Fernandina Beach, FL
July 19, 2019 12:00 p.m.
The International City/County Management Association (ICMA) released survey results for its Form of Government survey (July, 2019). According to the survey overview, “the survey has been conducted nine times since 1974 and is the most comprehensive resource available on form of government, provisions for referenda or recall, terms of office, mayoral powers, and other data pertaining to the structure of local government in the United States.” In other words, for local government junkies, this is interesting stuff!
The survey was distributed to the clerks of nearly 13,000 municipal governments in the ICMA database. An online response option was offered in addition to the mailed survey. A little over 4,100 surveys were returned for a 32.2% response rate.
The roughly one-third response rate was somewhat evenly distributed among responding municipalities population: the highest response rate was 40% from smaller communities (under 2,500); the lowest, 22.7% of communities sized 250,000-499,999. For communities the size of Fernandina Beach (10,000-24,999), the response rate was 33.1%. By region, the response rate again similarly distributed, from a low of 22.6% (Middle Atlantic) to a high of 43.1% (South Atlantic).
The results, when compared to Fernandina Beach’s form of government, indicate that our community functions in most ways as do the governments of most other communities. Our form of government is defined as a Council-Manager form (48.2% of responses; second was Mayor-Council [38.2%]). Under this form, established by the City Charter, the Council (Commission) is directly elected by residents for the purpose of developing policies. The Commission is responsible for appointing a Manager to execute the desired policies. The positions of Mayor and Manager are often differentiated by the terms Chief Elected Officer (CEO) and Chief Appointed Officer (CAO). Here, as in nearly 60% of the respondents, the Commission has the sole authority to appoint the Manager.
With regard to government procedures, again, Fernandina Beach operates with similar procedures as most responding communities. The Manager is required to live within the City limits in nearly 52% of the communities. While I am the only employee so restricted (or blessed), over 16% of other communities have residency requirements for all municipal employees. “residency requirement” was not defined in the survey, so the term could be interpreted more broadly than strictly within the municipal boundaries. In some cases, the requirement to live within a certain distance (especially for public safety staff) may be considered a residency requirement.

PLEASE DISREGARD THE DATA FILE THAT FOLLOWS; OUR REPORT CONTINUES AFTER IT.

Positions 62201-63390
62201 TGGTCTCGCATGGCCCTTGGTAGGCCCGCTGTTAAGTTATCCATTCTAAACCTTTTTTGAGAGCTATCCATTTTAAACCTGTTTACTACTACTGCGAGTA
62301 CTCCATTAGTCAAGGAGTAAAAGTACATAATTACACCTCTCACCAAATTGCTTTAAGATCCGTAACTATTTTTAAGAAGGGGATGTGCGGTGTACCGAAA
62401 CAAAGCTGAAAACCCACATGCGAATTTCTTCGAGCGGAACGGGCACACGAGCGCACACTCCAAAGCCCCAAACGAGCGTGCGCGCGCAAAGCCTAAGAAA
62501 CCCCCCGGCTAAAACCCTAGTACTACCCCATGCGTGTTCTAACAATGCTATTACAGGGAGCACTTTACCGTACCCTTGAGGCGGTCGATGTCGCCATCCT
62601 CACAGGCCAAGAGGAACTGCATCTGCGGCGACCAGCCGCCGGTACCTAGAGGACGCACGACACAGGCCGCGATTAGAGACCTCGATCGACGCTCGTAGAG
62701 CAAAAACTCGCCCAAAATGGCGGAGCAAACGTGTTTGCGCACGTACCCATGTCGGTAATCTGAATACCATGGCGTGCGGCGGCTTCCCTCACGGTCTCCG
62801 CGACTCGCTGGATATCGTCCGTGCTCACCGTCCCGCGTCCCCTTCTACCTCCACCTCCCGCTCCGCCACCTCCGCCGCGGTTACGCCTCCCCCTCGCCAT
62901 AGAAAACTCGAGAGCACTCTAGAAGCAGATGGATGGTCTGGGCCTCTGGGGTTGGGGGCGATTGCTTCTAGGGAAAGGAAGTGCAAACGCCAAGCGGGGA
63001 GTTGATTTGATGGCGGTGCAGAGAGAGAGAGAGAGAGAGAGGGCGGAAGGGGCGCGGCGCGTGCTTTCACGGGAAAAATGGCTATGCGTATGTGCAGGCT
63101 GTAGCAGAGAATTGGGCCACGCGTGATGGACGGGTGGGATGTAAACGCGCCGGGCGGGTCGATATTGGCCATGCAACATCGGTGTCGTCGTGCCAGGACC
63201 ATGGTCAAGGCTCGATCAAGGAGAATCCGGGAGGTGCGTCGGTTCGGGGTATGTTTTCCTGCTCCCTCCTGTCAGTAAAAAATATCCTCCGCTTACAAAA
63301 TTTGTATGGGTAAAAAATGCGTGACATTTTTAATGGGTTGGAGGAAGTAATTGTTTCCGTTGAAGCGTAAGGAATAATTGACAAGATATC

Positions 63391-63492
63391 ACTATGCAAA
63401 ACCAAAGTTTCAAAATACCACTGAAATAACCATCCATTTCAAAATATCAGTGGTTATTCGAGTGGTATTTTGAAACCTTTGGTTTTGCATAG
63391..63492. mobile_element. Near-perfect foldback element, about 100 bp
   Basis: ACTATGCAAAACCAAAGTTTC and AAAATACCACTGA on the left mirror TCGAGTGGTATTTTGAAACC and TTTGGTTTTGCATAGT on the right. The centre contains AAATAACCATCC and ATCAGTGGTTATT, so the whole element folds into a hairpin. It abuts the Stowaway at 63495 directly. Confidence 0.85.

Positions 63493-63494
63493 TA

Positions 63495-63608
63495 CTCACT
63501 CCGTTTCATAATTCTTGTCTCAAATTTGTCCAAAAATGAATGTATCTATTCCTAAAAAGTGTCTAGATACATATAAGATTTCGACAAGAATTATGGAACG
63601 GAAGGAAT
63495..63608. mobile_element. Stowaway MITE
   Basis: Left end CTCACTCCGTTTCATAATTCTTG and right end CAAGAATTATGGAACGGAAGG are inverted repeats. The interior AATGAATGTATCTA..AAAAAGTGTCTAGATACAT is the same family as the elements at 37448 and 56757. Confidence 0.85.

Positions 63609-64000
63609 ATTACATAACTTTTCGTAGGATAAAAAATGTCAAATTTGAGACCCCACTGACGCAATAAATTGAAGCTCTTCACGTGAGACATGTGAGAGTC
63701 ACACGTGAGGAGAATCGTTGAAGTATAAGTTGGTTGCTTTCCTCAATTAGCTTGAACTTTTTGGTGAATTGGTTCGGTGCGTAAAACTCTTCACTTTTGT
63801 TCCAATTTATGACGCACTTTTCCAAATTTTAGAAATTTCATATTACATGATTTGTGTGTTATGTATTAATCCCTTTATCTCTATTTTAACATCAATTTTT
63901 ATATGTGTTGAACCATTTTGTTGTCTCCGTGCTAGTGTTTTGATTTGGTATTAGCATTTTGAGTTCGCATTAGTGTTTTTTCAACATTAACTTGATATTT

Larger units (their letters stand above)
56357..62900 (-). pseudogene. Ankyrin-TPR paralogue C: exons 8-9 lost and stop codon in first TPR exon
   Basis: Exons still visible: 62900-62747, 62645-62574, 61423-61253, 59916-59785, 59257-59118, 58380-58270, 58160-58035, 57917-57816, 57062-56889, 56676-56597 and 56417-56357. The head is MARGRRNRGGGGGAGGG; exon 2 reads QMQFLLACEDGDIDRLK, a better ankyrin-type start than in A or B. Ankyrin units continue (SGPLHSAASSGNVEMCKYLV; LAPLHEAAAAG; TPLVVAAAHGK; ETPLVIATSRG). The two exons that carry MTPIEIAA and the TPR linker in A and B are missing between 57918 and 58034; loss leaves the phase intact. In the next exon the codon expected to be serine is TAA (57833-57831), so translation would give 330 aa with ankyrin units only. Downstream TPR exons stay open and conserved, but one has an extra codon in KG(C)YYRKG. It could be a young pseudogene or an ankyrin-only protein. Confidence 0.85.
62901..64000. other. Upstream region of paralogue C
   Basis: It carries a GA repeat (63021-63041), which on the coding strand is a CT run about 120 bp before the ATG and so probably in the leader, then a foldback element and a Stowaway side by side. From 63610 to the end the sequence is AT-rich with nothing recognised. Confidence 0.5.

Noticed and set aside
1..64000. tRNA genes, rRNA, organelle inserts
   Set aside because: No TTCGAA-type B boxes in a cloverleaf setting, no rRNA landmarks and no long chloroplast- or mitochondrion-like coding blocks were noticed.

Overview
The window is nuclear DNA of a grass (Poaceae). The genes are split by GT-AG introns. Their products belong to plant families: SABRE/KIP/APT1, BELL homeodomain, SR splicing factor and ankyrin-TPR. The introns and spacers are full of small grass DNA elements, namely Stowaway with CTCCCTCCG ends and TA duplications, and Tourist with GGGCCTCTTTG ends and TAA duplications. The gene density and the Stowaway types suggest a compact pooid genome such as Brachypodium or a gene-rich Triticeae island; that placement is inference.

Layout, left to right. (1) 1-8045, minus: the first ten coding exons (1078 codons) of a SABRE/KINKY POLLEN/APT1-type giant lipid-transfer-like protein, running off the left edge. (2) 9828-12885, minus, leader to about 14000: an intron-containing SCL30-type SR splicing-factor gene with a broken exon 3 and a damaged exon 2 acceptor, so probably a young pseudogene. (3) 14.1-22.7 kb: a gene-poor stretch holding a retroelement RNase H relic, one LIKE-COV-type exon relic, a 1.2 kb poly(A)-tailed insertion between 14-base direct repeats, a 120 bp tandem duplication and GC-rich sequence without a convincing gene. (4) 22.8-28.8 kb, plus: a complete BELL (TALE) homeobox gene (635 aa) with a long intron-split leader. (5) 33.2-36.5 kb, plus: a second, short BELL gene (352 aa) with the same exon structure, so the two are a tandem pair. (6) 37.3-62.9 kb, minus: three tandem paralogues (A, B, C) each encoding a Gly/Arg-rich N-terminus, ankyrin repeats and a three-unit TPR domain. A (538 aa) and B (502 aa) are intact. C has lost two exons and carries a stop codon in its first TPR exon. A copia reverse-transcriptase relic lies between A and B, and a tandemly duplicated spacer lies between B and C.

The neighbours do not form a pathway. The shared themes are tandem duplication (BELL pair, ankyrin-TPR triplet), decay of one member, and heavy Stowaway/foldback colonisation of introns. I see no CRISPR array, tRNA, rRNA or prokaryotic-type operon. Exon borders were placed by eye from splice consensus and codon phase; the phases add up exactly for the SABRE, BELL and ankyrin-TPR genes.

Other similar procedures in which Fernandina conforms to the majority are the lack of a provision for popular referendum (66.3%), lack of provision for recall (51.1%), the use of resident boards and committees (88.3%), 85.1% which exclusively appoint board members in an advisory capacity (87.4%). Of approximately two dozen areas of focus listed, only three committee areas were evident in over half of the respondents: Zoning (86%), Planning (82,9%), and Parks and Recreation (62.6%). Fernandina Beach has advisory committees for those issues as well as several more (volunteers welcome). The City will be hosting an appreciation luncheon for the board and commission members on August 20.
Specific questions addressed the position of Mayor. 83.3% of Chief Elected Officials are part-time. Technically, Fernandina Beach strays from the norm of direct mayoral election (75.6%) with the Commission selecting the Mayor from among the members of the Commission. The results of straw ballot offered to the electors, though, for the position of Mayor have always been honored by the City Commission. Furthermore, another difference is the term of office for the Mayor: in 49.4% of the communities, the Mayor serves a four-year term (in Fernandina, it has been traditionally an annual appointment, but with the change to four-year terms and even-year elections, the Mayor now serves a two-year term. In some communities, the Mayor’s role with the City Commission is restricted, but most communities, like Fernandina Beach, convey full membership to the Mayor on the City Commission.
City Commission elections are non-partisan as is the case with most other communities (69.9%). Five is the most common number of Commissioners, with most (68.0%) being elected “at-large” (no districts). 92.1% of Commissions are part-time (well, supposed to be), and most (roughly 64%) serve four-year terms (80.8% which are staggered). The most notable difference of Fernandina Beach with other surveyed communities is City Commission term limits: unlike Fernandina Beach which has a two-term limit, 91.3% of other communities have no term limits.
While this information may seem somewhat inconsequential, the City Commission is preparing to appoint a Charter Review Committee. This Committee will consider and offer recommendations for local government organization and operation. The Charter Review Committee is akin to a local Constitutional Convention. Charter amendments should not be considered lightly, so the role of this committee will be important.
If interested in more of the survey data, please contact me for a copy of the report.